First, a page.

As the warm-weather recreation season continues, Baykeeper presents tips to protect both your health and the health of San Francisco Bay.
When You’re Along or On the Bay
Use mineral sunscreens, but avoid nanoparticles. Most chemical sunscreens contain dangerous compounds like oxybenzone and retinol that can cause cancer and disrupt hormones. Instead, use mineral sunscreens with zinc oxide or titanium oxide, because they don’t break down in sunlight and pose a lower health risk. However, zinc and titanium sunscreens can contain nanoparticles—extremely tiny particles of these minerals that are harmful to humans and wildlife. Nanoparticles are too small to be removed by wastewater treatment, so when you wash them off your skin and down the drain, they end up in the Bay. To avoid nanoparticles, choose a sunscreen labeled nano-free.
Clean up outdoor litter. Trash in streets and along the shore can get blown into the Bay, or eventually washed into the Bay when it rains. Pick up any trash from your outdoor outings and always put it in a trash bin. Smokers shouldn’t discard cigarette butts on the street or along the Bay—cigarette butts are one of the most common types of trash found on our shorelines.
In Your Garden
Avoid weed killers and fertilizers. Herbicides marketed to kill weeds poison pets, kids, and creeks. When fertilizers get washed into creeks and the Bay, it can rob the Bay of oxygen fish need. Just say no to weed killers and fertilizers in your yard.
Don’t use pesticides, even "safer" ones. Urban and suburban pesticide use is a major source of water pollution that kills fish and aquatic plants and insects. Pyrethrins are marketed as safe and natural, because they are derived from chrysanthemums. However, these pesticides have been closely linked with neurological problems and developmental delays in exposed children. Instead, try physical removal of pests, spraying down plants with water, and squishing invaders.
Consider taking out your lawn. Lawns require lots of water that isn’t available in the Bay Area during dry years. Consider converting your lawn to drought-resistant native plantings that provide needed habitat for birds, butterflies, and other wildlife.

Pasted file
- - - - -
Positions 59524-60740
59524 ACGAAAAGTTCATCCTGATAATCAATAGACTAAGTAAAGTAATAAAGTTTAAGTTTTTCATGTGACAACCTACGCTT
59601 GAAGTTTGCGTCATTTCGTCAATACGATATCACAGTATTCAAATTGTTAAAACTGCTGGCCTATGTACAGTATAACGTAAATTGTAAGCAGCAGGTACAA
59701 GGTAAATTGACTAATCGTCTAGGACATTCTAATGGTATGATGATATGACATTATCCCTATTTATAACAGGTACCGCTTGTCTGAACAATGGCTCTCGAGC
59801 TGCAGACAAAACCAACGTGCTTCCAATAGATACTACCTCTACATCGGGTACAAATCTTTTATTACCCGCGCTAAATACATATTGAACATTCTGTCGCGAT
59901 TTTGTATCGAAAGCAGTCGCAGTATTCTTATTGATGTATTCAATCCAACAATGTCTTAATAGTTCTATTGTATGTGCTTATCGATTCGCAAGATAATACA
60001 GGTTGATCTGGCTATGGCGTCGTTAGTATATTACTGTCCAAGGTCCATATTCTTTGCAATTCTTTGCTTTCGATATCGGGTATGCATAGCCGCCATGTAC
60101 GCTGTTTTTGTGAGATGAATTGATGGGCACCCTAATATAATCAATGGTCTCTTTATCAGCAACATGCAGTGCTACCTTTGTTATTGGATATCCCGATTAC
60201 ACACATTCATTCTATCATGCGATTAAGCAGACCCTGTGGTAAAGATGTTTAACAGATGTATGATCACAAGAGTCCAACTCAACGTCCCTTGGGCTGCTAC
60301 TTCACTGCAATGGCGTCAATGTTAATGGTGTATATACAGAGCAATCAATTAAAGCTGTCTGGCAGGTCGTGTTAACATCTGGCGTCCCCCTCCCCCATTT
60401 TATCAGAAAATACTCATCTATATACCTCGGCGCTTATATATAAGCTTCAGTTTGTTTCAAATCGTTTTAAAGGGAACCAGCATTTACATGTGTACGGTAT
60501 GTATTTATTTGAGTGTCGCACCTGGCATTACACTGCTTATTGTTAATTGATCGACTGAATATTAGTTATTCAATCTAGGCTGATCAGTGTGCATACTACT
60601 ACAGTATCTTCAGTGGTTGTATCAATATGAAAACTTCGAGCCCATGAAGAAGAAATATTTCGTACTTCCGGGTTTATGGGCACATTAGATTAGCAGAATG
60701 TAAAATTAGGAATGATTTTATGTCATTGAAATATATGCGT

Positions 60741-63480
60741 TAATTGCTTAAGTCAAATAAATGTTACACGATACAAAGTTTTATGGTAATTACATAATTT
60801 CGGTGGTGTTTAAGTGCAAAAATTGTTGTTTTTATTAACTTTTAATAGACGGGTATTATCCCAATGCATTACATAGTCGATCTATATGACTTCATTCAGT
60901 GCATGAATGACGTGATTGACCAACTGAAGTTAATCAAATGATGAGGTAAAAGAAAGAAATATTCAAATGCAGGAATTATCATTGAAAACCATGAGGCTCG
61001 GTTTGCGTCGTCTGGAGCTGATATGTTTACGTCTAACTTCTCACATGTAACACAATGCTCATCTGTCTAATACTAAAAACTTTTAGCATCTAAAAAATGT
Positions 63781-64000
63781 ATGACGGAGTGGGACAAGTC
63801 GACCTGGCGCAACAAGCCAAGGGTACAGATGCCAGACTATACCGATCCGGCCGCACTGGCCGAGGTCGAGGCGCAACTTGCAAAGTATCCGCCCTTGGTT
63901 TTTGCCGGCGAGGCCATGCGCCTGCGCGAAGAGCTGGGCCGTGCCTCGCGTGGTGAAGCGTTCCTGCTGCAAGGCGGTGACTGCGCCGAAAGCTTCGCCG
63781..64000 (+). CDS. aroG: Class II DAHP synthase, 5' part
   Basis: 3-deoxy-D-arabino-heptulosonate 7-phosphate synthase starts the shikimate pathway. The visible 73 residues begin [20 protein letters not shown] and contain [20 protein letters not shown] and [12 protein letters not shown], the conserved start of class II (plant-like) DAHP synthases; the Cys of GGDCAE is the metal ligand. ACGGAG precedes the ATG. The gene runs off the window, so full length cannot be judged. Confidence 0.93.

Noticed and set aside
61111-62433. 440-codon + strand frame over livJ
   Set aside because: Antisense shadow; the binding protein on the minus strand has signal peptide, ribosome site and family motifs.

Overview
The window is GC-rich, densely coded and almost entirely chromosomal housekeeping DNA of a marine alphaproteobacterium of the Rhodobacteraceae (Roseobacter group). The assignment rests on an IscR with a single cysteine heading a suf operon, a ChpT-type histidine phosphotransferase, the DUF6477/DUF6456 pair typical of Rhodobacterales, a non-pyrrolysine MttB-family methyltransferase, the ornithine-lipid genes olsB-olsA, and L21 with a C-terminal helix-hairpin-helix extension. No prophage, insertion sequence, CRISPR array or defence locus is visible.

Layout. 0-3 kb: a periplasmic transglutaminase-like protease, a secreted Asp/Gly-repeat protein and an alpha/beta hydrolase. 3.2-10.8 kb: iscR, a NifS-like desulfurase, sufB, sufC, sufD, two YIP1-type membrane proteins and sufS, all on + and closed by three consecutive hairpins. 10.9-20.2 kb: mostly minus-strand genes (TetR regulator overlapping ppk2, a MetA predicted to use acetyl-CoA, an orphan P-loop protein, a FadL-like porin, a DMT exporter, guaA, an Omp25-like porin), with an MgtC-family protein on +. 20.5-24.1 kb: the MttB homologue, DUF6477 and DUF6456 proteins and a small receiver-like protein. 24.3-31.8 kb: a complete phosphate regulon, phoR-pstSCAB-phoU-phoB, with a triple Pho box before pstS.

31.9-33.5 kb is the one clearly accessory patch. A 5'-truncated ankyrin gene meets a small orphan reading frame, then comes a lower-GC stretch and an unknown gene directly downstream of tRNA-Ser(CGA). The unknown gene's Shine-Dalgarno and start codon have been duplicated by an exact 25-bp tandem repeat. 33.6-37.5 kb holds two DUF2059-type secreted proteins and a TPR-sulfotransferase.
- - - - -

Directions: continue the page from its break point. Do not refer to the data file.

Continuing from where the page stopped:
Install a rain barrel or cistern. With the Bay Area experiencing serious drought, now is the time to prepare to make better use of the rain that falls on your home. Reducing the amount of storm water that runs off your property keeps that water from picking up pollutants in gutters and streets and carrying contamination to storm drains that lead to the Bay. In addition, capturing rainwater to irrigate your garden later, during the dry season, reduces your water consumption.
Avoid planting trees and shrubs near the sewer line that connects your home to the sewer system. Plant roots are one of the most common causes of sewer line problems that can cause sewage to be washed or spilled into storm drains or creeks that lead to the Bay.
If You’re a Boater
Pump out boat sewage. It’s illegal to discharge treated or untreated boat sewage into the Bay. And salt water does not sterilize the bacteria and other pathogens in sewage. Empty marine sanitation devices at designated facilities designed to take human waste to sewage treatment plants, or use a mobile pump-out service.
Practice clean boat maintenance. Avoid commercial cleaners that contain phosphates, ammonia, bleach, chlorinated solvents or lye. These cleaners all harm the environment, and some, if overused, can destroy protective coatings on boats. Often vinegar, baking soda, or just plain water can do the job with a little elbow grease. Baykeeper successfully uses environmentally-safe cleaners on our pollution patrol boat. Dispose of hazardous wastes such as used oils, oil filters, and lead batteries at a hazardous waste facility. Save large cleaning and maintenance jobs for when your boat is out of the water, at a boatyard with waste collection and treatment systems.
However you enjoy the Bay Area outdoors, Baykeeper wishes you a happy fall recreation season. And thank you for helping protect San Francisco Bay from pollution!
Photo by Roberto Soncin Gerometta